The latest Global Economic Conditions Survey (GECS) from IMA® (Institute of Management Accountants) and ACCA (the Association of Chartered Certified Accountants) found that global economic confidence dipped in the second quarter of 2019, with confidence in the U.S. dropping significantly.
GECS is the largest regular economic survey of accountants around the world, in terms of both the number of respondents and the range of economic variables it monitors. You can read the full report here.
“Taken together, global confidence and orders suggest weakening global growth in the second half of the year. But fears of a severe global economic collapse or recession are unfounded in current circumstances,” the report notes.
The report found that confidence in the U.S. fell sharply in Q2 2019, to its lowest level in eight years. U.S. economic confidence was hit by the resurgence of trade tensions as tariffs were increased to 25% on a range of Chinese imports and – for a while – threatened on Mexico. Additionally, orders fell too and are at the lowest level since late 2016.
Raef Lawson, Ph.D., CMA, CPA, IMA vice president of research and policy, said, “This month, the U.S. economy will complete 10 continuous years of economic growth, the longest such period in more than 150 years. This is a remarkable record, even if the pace of growth over this period has not been spectacular. But there are some significant structural changes that will affect the performance of the economy and policy over the longer term.”
“The message continues to be one of slowing Gross Domestic Product growth this year, with recession highly unlikely either this year or next. An almost certain reduction in U.S. interest rates in the second half of this year will help sustain growth,” said Warner Johnston, Head of ACCA USA.
The quarterly report features a special section exploring three structural changes: the U.S. jobs market, oil sector, and public sector finances.
In terms of the performance of the jobs market, unemployment has fallen to a near-50-year low of 3.7% in June. Over the last 10 years, since the economy emerged from the Great Recession of 2008-09, the U.S. has created over 21 million jobs, an increase of 16.5%.
But the report notes a structural shift in the relationship between the unemployment rate and wages growth. With the lower unemployment rate, there has come a “modest” revival in wages growth, perhaps due to a greater share of total income accruing to capital rather than labor. Rising inequality may also be a factor in overall wages growth, as wages for the relatively few at the top of the earnings distribution grow much faster than for the vast majority of workers.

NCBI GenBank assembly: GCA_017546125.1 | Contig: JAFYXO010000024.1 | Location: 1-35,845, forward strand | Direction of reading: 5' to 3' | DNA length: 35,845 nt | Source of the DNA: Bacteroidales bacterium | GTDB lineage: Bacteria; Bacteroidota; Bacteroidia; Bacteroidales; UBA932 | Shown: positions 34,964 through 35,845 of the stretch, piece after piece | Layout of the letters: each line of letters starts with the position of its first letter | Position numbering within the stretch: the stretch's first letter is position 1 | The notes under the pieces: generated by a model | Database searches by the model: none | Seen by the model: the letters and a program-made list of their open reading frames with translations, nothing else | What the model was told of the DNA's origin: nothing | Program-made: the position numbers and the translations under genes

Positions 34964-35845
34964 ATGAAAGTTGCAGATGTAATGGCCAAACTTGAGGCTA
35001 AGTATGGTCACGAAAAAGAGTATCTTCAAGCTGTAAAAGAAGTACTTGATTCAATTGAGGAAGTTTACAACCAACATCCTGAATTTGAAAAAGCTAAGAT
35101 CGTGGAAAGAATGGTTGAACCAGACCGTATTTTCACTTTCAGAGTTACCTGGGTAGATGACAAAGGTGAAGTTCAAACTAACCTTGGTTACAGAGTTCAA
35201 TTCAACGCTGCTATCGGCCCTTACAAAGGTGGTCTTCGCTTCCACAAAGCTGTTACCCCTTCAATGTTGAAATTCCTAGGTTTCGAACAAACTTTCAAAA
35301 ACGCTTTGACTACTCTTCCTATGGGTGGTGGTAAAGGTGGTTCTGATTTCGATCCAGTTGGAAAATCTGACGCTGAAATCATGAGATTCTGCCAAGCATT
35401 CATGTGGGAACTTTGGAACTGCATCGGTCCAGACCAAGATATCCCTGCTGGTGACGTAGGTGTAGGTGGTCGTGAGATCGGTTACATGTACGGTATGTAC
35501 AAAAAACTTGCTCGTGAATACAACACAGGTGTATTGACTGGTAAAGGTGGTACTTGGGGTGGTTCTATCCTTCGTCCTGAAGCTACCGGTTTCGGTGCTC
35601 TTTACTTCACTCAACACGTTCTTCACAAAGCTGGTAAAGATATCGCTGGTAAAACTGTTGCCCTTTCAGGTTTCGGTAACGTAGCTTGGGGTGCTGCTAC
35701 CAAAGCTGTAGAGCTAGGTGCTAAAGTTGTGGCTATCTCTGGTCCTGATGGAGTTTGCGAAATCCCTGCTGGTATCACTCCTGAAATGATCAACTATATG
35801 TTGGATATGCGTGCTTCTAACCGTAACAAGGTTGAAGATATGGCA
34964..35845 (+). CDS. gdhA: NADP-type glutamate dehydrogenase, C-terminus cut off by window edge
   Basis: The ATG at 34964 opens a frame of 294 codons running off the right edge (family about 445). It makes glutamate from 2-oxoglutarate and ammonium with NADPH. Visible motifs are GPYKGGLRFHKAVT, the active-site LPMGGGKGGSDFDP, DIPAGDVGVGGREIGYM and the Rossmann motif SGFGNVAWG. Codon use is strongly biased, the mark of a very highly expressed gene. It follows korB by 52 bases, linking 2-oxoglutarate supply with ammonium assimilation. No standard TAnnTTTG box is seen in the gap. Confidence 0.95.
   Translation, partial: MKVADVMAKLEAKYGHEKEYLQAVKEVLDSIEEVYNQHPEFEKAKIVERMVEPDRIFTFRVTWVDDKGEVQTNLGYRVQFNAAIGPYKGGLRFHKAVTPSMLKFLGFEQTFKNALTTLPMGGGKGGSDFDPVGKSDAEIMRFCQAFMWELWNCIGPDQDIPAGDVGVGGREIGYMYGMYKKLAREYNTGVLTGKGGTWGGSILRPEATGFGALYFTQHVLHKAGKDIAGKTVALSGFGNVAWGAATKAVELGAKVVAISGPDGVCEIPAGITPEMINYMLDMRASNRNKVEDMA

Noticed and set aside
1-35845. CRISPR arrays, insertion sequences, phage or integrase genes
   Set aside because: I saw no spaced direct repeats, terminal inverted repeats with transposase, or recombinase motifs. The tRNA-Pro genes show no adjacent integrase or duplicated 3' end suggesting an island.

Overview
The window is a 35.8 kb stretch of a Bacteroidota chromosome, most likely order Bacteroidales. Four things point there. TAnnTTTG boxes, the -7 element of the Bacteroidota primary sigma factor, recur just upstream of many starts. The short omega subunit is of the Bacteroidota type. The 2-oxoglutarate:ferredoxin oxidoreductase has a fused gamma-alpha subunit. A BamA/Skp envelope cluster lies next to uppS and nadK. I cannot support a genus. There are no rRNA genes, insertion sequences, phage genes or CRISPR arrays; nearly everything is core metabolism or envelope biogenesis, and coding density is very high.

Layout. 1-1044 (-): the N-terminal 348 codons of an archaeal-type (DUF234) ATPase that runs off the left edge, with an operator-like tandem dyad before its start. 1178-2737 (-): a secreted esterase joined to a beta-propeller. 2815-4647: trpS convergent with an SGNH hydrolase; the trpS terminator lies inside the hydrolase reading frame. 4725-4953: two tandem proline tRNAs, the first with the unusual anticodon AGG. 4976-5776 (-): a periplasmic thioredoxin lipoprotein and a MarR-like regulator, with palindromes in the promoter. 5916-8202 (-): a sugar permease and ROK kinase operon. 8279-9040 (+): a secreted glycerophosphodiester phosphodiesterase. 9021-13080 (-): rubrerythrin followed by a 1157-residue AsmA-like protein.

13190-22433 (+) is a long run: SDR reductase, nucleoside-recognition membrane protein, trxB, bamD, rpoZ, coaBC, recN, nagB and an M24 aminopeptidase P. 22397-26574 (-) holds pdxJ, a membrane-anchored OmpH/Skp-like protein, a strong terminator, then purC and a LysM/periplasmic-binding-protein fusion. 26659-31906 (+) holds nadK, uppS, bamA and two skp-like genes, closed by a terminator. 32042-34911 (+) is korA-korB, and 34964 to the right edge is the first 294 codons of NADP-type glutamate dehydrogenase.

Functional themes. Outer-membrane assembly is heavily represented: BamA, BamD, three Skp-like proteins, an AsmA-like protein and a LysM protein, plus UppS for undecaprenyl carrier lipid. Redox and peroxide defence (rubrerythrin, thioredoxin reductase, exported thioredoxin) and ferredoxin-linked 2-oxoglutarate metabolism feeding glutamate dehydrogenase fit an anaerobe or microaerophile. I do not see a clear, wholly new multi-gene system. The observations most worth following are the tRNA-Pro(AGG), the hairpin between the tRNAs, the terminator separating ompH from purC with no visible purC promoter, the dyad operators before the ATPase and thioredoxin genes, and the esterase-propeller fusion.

“The U.S. economy remains the largest and, in many respects, the most successful in the world,” Lawson said. “But there are structural changes that represent challenges for policymakers. Perhaps the greatest concern arises from the level of public sector debt which is on track to reach its highest level since 1946. More positively, the U.S. can operate at lower levels of unemployment without generating upward pressure on inflation. Finally, the resurgence of the oil industry and the emergence of the U.S. as a net exporter of oil is a positive for the economy. But this requires an adjustment in policy responses and may introduce greater volatility to the economic cycle.”
In other Q2 2019 findings, global growth is slowing as 2019 progresses but that slowdown is not yet precipitous or indicative of imminent global recession. The major downside risk continues to center on trade tensions and their potential to have much wider effects beyond the U.S. and China. In recent months, there has been a shift in the stance of major central banks, notably the U.S. Federal Reserve.
Fieldwork for the Q2 2019 GECS took place between May 31 and June 13 and attracted 1,161 responses from ACCA and IMA members around the world, including more than 100 CFOs.
For more information on the Global Economic Conditions Surveys, visit IMA's website.